Eastern Art Online, Yousef Jameel Centre for Islamic and Asian Art

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Shakuntala writing a love letter on a lotus leaf


    • currently in research collection

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  • Indian Art in the Ashmolean Museum by J. C. Harle and Andrew Topsfield

    Indian Art in the Ashmolean Museum

    After the dissolution of the East India Company and the establishment of direct British rule in 1858, an accelerating process of Westernisation took place in urban culture. Following the earlier recommendations of Macaulay higher education was modelled on English lines and in many of the major cities Schools of Art were founded to inculcate European academic standards. Even in the nominally independent princely states the traditional arts suffered a final decline as their royal patrons emulated the tastes of the British. Among the new admirers of Western painting was the Maharaja of the southern state of Travancore (now Kerala), who patronized both European artists and Indians trained in the new techniques. His most famous and influential protégé was Raja Ravi Varma (1848-1906), who himself came from a princely family and married one of the Maharaja’s sisters. In his youth he had been schooled by his uncle in the Company-influenced Tanjore style, but he quickly changed to oil painting after receiving some instruction from other artists at the court. For the most part he was self-taught, developing his style from the study of reproductions of works by European paintings, including those of Bouguereau. His fame began to spread in the 1870s, when he twice won the Governor’s gold medal at the Madras Exhibition. His second prize-winning picture, in 1878, was a more elaborate treatment of the present theme, depicting Śakuntalā, the heroine of Kālidāsa’s classical drama, as a buxom maiden reclining on the ground as she writes her letter to her neglectful royal lover. It was purchased by the Governor, the Duke of Buckingham, who also commissioned a portrait of himself from the artist. Thereafter Ravi Varma became best known for his treatments of classical and epic subjects, which were generally rendered in a sentimental and theatrical manner and often executed with the assistance of members of his family. Later these heavy-handed Victorian visions of Indian mythology became ubiquitous in the form of mass-produced oleographs, of which the Museum has a substantial collection.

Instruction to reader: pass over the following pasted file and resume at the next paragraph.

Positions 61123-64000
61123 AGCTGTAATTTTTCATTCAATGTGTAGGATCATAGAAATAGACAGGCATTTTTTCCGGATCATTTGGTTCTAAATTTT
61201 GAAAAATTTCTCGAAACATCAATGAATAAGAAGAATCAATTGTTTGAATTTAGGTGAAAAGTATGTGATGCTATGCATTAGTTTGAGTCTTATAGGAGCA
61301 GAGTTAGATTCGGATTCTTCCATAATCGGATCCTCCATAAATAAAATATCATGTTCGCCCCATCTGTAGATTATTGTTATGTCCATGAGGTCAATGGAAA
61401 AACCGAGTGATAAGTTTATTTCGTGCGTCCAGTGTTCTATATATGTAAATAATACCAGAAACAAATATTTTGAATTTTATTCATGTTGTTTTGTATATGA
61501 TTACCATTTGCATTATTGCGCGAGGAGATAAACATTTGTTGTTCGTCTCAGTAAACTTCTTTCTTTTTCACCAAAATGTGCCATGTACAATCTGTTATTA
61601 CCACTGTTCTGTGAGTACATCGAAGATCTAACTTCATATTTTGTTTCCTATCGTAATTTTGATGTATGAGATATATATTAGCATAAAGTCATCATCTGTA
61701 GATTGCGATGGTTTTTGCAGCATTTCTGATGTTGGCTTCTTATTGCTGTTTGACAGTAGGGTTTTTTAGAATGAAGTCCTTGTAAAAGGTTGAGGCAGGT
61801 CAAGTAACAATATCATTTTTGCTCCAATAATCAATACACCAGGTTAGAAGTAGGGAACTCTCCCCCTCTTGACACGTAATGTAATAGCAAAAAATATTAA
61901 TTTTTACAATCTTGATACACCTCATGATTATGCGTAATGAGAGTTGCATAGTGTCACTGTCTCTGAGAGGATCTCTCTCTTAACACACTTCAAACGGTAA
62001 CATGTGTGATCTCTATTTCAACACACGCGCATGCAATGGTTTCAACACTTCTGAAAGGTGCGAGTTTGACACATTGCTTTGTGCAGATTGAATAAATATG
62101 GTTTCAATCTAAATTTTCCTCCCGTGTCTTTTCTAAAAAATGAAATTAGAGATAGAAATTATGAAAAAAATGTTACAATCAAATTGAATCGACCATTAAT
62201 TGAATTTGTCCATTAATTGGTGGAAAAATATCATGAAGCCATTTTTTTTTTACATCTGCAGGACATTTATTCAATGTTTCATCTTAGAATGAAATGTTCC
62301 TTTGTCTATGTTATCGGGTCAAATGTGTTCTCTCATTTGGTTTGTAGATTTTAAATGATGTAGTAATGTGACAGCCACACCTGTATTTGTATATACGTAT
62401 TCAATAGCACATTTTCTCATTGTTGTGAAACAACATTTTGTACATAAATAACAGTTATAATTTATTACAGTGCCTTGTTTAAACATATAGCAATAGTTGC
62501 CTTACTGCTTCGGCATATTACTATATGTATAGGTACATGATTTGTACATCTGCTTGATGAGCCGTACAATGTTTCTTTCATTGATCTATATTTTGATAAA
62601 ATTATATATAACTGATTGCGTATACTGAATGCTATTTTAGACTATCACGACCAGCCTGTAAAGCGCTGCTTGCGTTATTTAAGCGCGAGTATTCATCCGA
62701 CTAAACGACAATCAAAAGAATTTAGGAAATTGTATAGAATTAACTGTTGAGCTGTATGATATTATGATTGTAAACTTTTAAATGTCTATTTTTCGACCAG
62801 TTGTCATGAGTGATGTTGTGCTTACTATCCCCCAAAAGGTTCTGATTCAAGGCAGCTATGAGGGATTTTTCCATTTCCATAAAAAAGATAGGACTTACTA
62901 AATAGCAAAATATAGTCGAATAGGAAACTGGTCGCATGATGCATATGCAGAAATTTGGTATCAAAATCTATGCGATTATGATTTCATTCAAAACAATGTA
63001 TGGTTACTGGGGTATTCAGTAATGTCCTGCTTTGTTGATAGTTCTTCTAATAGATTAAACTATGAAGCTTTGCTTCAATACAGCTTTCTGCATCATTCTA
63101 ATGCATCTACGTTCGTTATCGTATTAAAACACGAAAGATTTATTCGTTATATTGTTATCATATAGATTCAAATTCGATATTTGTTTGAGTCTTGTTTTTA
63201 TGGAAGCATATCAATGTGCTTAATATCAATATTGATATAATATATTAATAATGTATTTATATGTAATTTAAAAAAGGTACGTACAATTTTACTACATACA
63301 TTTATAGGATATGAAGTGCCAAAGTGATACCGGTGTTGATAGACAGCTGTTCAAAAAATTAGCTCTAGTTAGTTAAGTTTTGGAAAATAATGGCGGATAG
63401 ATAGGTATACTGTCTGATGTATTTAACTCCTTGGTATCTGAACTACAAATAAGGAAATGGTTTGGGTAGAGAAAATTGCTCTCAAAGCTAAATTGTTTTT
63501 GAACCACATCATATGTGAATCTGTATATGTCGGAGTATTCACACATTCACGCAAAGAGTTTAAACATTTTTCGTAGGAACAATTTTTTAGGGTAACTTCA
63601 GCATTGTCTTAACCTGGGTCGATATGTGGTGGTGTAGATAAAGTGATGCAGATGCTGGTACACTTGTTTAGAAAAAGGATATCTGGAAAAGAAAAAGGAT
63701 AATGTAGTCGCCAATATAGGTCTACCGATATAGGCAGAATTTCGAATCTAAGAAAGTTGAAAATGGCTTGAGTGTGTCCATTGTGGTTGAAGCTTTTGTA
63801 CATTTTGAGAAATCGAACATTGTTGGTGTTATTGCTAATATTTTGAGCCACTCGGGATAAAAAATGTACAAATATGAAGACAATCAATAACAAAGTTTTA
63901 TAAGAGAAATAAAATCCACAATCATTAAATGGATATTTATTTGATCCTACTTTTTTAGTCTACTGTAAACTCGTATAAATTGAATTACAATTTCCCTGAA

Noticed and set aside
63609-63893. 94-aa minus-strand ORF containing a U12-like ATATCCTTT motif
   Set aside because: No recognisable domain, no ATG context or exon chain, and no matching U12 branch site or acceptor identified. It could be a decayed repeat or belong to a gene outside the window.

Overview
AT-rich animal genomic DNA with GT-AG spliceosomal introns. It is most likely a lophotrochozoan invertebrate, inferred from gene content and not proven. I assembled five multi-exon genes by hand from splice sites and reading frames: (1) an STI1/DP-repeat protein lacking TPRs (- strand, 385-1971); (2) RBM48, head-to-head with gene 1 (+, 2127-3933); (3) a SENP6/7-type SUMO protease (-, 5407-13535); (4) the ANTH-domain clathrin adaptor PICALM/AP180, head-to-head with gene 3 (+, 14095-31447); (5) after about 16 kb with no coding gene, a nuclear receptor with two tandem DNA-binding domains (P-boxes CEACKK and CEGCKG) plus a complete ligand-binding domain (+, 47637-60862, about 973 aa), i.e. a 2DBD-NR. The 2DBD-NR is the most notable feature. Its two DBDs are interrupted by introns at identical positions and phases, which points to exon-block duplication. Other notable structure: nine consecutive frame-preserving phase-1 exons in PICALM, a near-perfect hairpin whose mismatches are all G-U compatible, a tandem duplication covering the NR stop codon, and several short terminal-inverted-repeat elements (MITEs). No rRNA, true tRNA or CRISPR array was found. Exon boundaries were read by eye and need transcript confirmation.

The present painting is an early and restrained example of Ravi Varma’s mythological style, one of several treatments which he made of the Śakuntalā theme. It is believed to have been given to the Indian Institute in the 1880s by the Maharaja of Baroda, one of the artist’s most important patrons. Monier-Williams published a colour reproduction of it by W. Griggs as the frontispiece to the fifth edition of his translation of Śakuntalā in 1887. Śakuntalā, the beautiful foster daughter of a forest hermit, who has met the king on a hunting expedition and fallen in love with him, is here shown, in the third Act of the play, pining for him and, at the instigation of her two companions, writing a love-letter to him on a lotus leaf. (The King, who has been eavesdropping, thereupon reveals himself and the couple declare their love; afterwards, following a long separation caused by an ascetic’s curse, they are in the end united.)

    Śakuntalā, who is the most strongly painted of the three figures, gazes demurely in thought as she composes the letter, exhibiting the little of the consuming passion evoked in Kālidāsa’s verses. This decorous creature most of all suggests the banality of Ravi Varma’s conception. Nevertheless, while today it is perhaps his portrait paintings that we can most admire, Ravi Varma’s whole oeuvre has to be taken into account in any study of the development of modern painting in India.

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